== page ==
Balaghat is one of Madhya Pradesh’s districts, located in the southern part of the Jabalpur Division. It can be found on the upper valley of the Wainganga River, on the southeastern portion of the Satpura Range. The whole district has a total area of 9, 245 square kilometers. Its boundaries are the Mandla district to the north, the districts of Gondiya and Bhandara of Maharashtra to the south, Dindori district to the northwest, Chhatisgarh’s Rajnandgaon district to the east, and Seoni district to the west. As of the 2001 census, the total population of the district is 1,497,968 people. Of these, 1,236,083 live in the rural areas while the rest is urban.
The district was initially divided among two Gond kingdoms back in the 18th century; the district west of the Wainganga portion was part of the kingdom of Deogarh, while the eastern portion was part of the kingdom of Garha-Mandla. In 1743, the Deogarh kingdom was annexed by the Bhonsle Marathas of Nagpur. The northern section of the district, together with the Garha-Mandla kingdom, was annexed in 1781 to the province of Saugor, but in 1798 this was also obtained by the Bhonsles.
Following the conclusion of the Third Anglo-Marathas War in 1818, the Nagpur kingdom became a princely state of British India. It eventually became annexed by the British and became the new province of Nagpur. Balaghat District was included, and was then divided among Seoni and Bhandara. Nagpur Province was eventually reorganized into the Central Provinces.
In 1867, the Bhandara, Mandla, and Seoni districts were joined together to form Balaghat District. The headquarters was originally called “Boora” or “Burha” but disuse eventually turned it back to Balaghat, the district’s original name. It was divided into two administratively: Baihat tehsil to the north, and Balaghat tehsil to the south. After India gained its independence in 1947, the Central Provinces became the state of Madhya Pradesh. Balaghat district became a part of the Jabalpur Division in 1956 when the districts to the south of Balaghat were transferred to the Bombay State.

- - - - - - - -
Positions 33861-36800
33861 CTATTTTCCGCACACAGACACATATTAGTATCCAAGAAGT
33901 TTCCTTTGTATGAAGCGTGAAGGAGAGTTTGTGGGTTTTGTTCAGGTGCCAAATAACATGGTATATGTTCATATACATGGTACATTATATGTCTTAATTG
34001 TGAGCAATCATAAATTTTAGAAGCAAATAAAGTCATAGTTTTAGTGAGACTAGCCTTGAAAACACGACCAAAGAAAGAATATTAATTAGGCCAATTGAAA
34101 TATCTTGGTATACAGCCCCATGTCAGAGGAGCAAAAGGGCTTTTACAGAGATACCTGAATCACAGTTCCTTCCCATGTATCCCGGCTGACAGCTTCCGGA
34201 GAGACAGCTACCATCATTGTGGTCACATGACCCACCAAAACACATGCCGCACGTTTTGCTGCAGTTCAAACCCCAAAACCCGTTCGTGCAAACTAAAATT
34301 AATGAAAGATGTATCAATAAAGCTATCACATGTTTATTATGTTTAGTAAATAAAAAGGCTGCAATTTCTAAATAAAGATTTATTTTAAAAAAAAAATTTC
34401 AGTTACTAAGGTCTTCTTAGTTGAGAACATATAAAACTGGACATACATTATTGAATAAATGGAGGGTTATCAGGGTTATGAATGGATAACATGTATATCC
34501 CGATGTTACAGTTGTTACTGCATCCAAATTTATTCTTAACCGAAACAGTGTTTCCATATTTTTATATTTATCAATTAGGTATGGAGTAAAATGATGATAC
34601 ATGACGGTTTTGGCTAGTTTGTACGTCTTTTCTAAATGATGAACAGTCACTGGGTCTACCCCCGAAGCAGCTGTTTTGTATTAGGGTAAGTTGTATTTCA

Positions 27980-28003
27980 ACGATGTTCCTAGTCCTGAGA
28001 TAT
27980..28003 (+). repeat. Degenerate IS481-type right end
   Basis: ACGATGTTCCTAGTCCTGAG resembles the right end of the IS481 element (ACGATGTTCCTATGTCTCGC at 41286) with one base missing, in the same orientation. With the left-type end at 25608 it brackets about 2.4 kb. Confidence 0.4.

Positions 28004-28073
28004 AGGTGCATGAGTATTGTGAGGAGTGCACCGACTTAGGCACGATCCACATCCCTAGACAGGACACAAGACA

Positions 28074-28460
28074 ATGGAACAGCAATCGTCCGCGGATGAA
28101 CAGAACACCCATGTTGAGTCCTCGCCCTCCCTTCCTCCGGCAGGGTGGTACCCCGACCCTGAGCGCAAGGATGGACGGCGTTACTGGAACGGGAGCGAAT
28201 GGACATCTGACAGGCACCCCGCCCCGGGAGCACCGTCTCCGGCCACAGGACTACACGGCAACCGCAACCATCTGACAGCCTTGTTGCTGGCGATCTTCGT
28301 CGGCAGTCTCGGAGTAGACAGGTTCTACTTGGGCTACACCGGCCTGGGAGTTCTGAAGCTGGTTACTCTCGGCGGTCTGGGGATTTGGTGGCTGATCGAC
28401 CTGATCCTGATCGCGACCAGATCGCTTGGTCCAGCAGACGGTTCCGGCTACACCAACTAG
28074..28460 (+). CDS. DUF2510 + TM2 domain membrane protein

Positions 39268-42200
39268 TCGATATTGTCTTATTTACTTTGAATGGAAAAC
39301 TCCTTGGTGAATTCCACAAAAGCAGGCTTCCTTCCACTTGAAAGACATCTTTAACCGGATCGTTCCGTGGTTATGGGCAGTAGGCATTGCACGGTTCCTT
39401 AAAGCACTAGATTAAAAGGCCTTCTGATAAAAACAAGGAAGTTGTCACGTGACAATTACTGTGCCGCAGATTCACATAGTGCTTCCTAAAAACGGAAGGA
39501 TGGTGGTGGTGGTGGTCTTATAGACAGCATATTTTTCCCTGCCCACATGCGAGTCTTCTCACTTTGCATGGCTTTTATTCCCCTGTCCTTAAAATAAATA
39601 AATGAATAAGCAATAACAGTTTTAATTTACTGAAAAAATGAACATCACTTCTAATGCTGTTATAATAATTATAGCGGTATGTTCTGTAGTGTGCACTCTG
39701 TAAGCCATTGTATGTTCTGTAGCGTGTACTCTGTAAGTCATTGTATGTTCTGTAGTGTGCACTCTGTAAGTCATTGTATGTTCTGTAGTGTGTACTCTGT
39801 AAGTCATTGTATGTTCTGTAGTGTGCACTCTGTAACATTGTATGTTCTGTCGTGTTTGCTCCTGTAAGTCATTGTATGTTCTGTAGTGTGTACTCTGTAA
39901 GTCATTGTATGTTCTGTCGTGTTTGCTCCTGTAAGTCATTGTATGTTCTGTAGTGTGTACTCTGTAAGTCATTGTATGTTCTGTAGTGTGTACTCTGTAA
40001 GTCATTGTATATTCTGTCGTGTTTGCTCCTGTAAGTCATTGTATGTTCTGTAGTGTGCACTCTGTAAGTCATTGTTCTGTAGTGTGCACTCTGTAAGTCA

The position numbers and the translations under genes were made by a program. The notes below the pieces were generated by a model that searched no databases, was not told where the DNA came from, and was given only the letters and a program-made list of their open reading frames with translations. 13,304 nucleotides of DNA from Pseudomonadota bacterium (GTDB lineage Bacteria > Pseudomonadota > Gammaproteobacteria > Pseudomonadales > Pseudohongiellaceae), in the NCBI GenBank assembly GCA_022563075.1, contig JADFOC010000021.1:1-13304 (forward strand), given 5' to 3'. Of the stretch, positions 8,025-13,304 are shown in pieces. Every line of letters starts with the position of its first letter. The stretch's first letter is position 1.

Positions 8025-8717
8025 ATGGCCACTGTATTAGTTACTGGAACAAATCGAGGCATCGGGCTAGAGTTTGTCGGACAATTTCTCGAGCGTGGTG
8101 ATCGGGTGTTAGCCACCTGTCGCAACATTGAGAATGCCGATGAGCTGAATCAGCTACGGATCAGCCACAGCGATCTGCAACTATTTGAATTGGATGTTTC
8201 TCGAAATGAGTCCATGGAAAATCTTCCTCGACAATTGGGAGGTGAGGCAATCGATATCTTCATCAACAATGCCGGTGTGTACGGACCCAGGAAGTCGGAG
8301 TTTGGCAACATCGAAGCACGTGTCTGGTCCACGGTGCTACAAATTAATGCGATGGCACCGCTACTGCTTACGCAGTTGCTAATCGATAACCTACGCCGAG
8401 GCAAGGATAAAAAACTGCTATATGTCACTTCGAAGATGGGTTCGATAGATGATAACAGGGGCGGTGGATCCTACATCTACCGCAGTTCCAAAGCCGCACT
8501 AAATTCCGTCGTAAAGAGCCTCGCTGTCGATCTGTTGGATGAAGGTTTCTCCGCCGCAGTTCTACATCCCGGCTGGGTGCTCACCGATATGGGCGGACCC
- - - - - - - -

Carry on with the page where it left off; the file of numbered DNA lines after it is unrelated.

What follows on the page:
Geographically, the district can be divided into three distinct parts. The southern lowlands are composed of undulating plains, that are comparatively well-cultivated. They are drained by five rivers: the Wainganga, Bagh, Deo, Ghisri, and Son.
The second part lies between the hills and the Wainganga River, in the long valley that is known as Mau Taluka. The area is comprised of a lowland tract, irregularly-shaped and narrow. There are hill ranges and peaks that are covered with dense jungles that run from north to south.
The third area is the lofty plateau in the Raigarh Bichhia tract that generally runs from east to west. It is broken into numerous valleys and hill ranges that are often irregular.
For land travellers, Balaghat is directly connected by bus to several larger cities such as Nagpur, Raipor, and Bhopal. There is also the Jabalpur-Gondia section of the South East Central Railway of India. It runs north and south through the district, along the Wainganga valley. For those who are thinking of going to Balaghat by plane, the nearest airport is located in Nagpur.